Hello, my name is …

hello my name is
Hello, my name is


At least that’s what it felt like I said last night as I introduced myself to this new group of people in a class my husband and I are taking.
Identity is something I’ve struggled with since quitting my career as a journalist and leaving all volunteer posts nearly four years ago.
I used to be able to add tons of titles to my name. Hi, I’m Melissa, and I am a reporter for such and such newspaper, or Hi, I’m Melissa, and I am in charge of such and such organization. I wore alot of hats.
But there came a point when my heart just left those loves. I started to panic about how fast my kids were growing up and what I was missing out on. All I wanted to do was be at home with my kids and take care of them, the house and my husband. I ached for it, fought for it and couldn’t wait for it.
It was so exciting and terrifying to give God that blank canvas and allow Him to show me what my life would be like if I wasn’t the one making the plans.
And the adventures He has allowed me to go on have been incredible, both at home and ‘out there’ – working with the poor, hurting and orphaned. It’s the behind the scene kind of adventures that I get to dabble in now. The ones that don’t come with a title.
So when all the women in the room are introducing themselves with these exciting titles like police officer, journalist, ICU nurse, etc., I just want to melt into the background instead of stand up and say, Hi, I’m Melissa, and I’m an at-home mom.
Just saying those words seems can make me feel so insignificant, so insufficient, so boring.
And for a moment, I let my pride take over and jealousy set in. I could be that. I could do that. I used to do that. I was good.

Dangit, I was good.

There are just times when ‘mom’ and ‘wife’ seem like such small titles.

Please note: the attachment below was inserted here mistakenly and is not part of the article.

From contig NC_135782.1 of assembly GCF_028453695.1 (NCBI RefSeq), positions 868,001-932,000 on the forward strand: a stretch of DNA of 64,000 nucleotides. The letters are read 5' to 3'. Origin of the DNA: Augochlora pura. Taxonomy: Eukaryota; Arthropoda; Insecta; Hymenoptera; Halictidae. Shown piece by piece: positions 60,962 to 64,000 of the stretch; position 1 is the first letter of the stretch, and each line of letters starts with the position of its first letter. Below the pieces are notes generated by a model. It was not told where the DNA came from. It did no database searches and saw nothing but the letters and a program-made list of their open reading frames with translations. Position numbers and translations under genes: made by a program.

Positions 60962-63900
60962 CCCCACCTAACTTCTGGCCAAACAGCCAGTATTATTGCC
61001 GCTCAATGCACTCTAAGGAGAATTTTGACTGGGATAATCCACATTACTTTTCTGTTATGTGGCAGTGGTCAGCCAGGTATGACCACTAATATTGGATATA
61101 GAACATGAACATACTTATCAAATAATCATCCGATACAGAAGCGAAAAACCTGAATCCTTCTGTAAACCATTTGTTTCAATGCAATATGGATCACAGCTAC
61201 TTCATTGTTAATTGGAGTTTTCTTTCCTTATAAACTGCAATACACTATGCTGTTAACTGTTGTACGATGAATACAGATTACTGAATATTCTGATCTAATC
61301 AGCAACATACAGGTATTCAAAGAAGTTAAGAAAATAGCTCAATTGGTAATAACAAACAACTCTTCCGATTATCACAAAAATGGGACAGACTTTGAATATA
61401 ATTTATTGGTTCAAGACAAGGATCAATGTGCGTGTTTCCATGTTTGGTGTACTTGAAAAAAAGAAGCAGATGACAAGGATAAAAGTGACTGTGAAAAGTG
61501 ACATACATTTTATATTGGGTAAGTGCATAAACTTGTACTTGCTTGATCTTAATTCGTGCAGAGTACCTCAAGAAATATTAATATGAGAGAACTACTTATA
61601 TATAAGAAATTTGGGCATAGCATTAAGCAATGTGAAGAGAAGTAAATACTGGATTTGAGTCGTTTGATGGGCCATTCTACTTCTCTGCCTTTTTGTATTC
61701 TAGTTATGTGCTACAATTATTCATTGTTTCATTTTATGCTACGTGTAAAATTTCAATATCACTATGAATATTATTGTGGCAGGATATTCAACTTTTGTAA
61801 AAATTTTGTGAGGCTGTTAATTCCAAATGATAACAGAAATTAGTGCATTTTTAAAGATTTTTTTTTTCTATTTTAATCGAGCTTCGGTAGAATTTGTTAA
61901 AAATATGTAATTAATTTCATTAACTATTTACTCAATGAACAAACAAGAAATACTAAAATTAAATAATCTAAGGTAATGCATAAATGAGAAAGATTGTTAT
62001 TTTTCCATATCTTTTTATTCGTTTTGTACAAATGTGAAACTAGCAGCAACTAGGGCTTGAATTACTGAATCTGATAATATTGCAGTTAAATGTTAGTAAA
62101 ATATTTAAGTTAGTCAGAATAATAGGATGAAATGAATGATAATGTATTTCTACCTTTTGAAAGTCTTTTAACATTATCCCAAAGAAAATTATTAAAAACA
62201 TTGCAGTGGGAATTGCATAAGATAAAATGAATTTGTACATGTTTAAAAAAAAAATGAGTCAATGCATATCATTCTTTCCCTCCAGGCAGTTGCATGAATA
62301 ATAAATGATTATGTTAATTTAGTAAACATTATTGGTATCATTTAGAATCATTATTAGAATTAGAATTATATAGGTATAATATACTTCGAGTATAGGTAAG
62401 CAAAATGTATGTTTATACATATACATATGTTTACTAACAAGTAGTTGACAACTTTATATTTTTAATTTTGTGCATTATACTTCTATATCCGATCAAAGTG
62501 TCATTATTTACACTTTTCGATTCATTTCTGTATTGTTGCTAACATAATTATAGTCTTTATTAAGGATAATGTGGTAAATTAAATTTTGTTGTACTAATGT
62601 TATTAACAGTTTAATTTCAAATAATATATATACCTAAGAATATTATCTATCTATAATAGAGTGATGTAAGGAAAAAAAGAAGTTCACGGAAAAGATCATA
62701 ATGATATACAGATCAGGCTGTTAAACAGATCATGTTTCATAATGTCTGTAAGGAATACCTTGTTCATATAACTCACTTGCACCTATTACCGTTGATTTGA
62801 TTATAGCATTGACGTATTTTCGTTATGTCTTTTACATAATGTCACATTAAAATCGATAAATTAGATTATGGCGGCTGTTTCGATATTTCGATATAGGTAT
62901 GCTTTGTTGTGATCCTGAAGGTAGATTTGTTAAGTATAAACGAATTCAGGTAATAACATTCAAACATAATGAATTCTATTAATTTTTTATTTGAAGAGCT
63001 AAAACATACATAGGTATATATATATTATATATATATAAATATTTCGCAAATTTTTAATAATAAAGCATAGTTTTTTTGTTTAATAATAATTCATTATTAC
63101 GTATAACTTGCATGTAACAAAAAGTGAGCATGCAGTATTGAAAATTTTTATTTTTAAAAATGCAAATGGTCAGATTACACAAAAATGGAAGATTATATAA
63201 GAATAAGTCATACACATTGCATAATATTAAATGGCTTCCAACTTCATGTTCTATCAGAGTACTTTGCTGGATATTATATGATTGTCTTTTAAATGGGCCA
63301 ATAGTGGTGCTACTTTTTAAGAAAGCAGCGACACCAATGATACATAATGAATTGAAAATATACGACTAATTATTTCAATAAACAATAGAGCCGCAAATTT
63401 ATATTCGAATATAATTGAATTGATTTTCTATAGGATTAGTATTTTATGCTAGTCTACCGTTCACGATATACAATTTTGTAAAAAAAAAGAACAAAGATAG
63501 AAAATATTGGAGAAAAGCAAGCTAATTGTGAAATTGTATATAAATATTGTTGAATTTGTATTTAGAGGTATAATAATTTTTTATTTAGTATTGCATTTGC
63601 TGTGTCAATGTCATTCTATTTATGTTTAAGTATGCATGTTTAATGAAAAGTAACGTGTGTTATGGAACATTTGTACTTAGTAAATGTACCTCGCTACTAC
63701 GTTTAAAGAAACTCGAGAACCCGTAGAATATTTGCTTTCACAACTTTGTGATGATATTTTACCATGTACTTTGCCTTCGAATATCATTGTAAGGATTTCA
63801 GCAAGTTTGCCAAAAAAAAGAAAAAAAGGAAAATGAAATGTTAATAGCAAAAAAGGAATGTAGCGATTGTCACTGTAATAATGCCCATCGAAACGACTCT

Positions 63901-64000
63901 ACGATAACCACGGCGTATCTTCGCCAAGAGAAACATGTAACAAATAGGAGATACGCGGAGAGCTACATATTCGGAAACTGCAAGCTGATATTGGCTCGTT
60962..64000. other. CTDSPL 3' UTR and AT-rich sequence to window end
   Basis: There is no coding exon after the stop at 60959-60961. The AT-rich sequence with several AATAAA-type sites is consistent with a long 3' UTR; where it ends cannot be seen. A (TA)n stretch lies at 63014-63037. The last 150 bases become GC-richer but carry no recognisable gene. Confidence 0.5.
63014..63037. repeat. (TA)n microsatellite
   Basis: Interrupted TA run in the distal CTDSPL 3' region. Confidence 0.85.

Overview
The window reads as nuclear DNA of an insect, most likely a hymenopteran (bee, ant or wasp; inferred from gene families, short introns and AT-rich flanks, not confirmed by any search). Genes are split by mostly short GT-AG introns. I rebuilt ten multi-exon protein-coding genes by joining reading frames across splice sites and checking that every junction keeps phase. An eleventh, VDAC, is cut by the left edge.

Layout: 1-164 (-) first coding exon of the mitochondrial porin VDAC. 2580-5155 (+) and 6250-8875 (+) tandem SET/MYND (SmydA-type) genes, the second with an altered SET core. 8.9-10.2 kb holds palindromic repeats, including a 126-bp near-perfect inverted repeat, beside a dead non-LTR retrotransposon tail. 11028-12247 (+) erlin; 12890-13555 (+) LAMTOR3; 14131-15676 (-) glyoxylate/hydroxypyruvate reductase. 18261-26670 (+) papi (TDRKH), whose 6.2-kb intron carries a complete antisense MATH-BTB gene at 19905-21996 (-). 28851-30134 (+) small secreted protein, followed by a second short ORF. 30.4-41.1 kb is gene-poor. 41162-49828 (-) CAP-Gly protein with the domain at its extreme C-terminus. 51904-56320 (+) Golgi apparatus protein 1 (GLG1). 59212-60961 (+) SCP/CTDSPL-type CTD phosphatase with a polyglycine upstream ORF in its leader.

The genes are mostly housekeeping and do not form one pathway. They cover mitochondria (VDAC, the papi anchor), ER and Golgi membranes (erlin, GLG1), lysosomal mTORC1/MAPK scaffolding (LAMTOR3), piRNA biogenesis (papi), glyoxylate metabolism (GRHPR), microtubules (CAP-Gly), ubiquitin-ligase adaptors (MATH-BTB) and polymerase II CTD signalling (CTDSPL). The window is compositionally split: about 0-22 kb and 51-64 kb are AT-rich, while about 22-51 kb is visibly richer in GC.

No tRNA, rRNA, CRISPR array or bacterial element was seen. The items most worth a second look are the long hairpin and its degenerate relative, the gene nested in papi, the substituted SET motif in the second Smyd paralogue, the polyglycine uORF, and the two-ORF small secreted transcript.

I see every day that they are not valued within our culture or even within the church.
In my head, I get it.
I made the right choice. Leaving the workplace and coming home full-time with my kids was the right choice. It was impossible for me to do both and do either of them well. I wasn’t making enough money to cover the expenses related to my working. I was constantly frustrated because I didn’t have time to keep the house clean, cook home-made meals and snuggle with the kids. And I couldn’t take on the kind of writing assignments I wanted because the work they required was not realistic for a mother with small kids.
I’m doing what I’m supposed to do.
Motherhood is a ministry. Marriage is a ministry. They are not just sidelines. To do them in the way I want to do them requires tremendous time, energy and even training.
I don’t want to just float through and hope it all works out in the end. That’s not good enough.
I’m committed to being a mom and wife with purpose. There will be no second chances to get this right, so I need to get it right the first time. There’s a lot riding on it.
It’s just hard to remember that when my days feel like they amount to nothing more than folding laundry and scrubbing milk off the floor, and the principal calls because my child has misbehaved again and bedtime has turned into a battle instead of sweet songs and snuggles.